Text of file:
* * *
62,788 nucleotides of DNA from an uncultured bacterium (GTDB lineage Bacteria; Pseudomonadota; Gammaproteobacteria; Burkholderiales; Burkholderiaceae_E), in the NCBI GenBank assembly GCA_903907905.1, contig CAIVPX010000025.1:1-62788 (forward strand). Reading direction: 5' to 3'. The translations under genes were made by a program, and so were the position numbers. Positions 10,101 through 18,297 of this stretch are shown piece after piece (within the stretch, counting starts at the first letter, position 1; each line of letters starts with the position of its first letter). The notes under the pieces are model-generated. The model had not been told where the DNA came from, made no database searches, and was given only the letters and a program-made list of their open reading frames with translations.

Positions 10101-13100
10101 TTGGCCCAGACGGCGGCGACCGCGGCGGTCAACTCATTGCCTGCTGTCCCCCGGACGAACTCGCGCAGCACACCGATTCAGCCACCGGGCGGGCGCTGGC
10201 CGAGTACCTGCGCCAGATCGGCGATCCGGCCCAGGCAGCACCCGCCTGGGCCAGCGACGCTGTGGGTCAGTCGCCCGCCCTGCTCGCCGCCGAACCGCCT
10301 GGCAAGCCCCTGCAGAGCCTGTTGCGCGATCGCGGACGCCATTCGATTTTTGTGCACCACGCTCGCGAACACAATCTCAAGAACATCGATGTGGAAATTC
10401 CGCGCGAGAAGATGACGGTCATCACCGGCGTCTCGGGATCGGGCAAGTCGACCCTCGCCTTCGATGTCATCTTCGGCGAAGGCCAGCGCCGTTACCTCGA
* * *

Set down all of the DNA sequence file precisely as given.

62,788 nucleotides of DNA from an uncultured bacterium (GTDB lineage Bacteria; Pseudomonadota; Gammaproteobacteria; Burkholderiales; Burkholderiaceae_E), in the NCBI GenBank assembly GCA_903907905.1, contig CAIVPX010000025.1:1-62788 (forward strand). Reading direction: 5' to 3'. The translations under genes were made by a program, and so were the position numbers. Positions 10,101 through 18,297 of this stretch are shown piece after piece (within the stretch, counting starts at the first letter, position 1; each line of letters starts with the position of its first letter). The notes under the pieces are model-generated. The model had not been told where the DNA came from, made no database searches, and was given only the letters and a program-made list of their open reading frames with translations.

Positions 10101-13100
10101 TTGGCCCAGACGGCGGCGACCGCGGCGGTCAACTCATTGCCTGCTGTCCCCCGGACGAACTCGCGCAGCACACCGATTCAGCCACCGGGCGGGCGCTGGC
10201 CGAGTACCTGCGCCAGATCGGCGATCCGGCCCAGGCAGCACCCGCCTGGGCCAGCGACGCTGTGGGTCAGTCGCCCGCCCTGCTCGCCGCCGAACCGCCT
10301 GGCAAGCCCCTGCAGAGCCTGTTGCGCGATCGCGGACGCCATTCGATTTTTGTGCACCACGCTCGCGAACACAATCTCAAGAACATCGATGTGGAAATTC
10401 CGCGCGAGAAGATGACGGTCATCACCGGCGTCTCGGGATCGGGCAAGTCGACCCTCGCCTTCGATGTCATCTTCGGCGAAGGCCAGCGCCGTTACCTCGA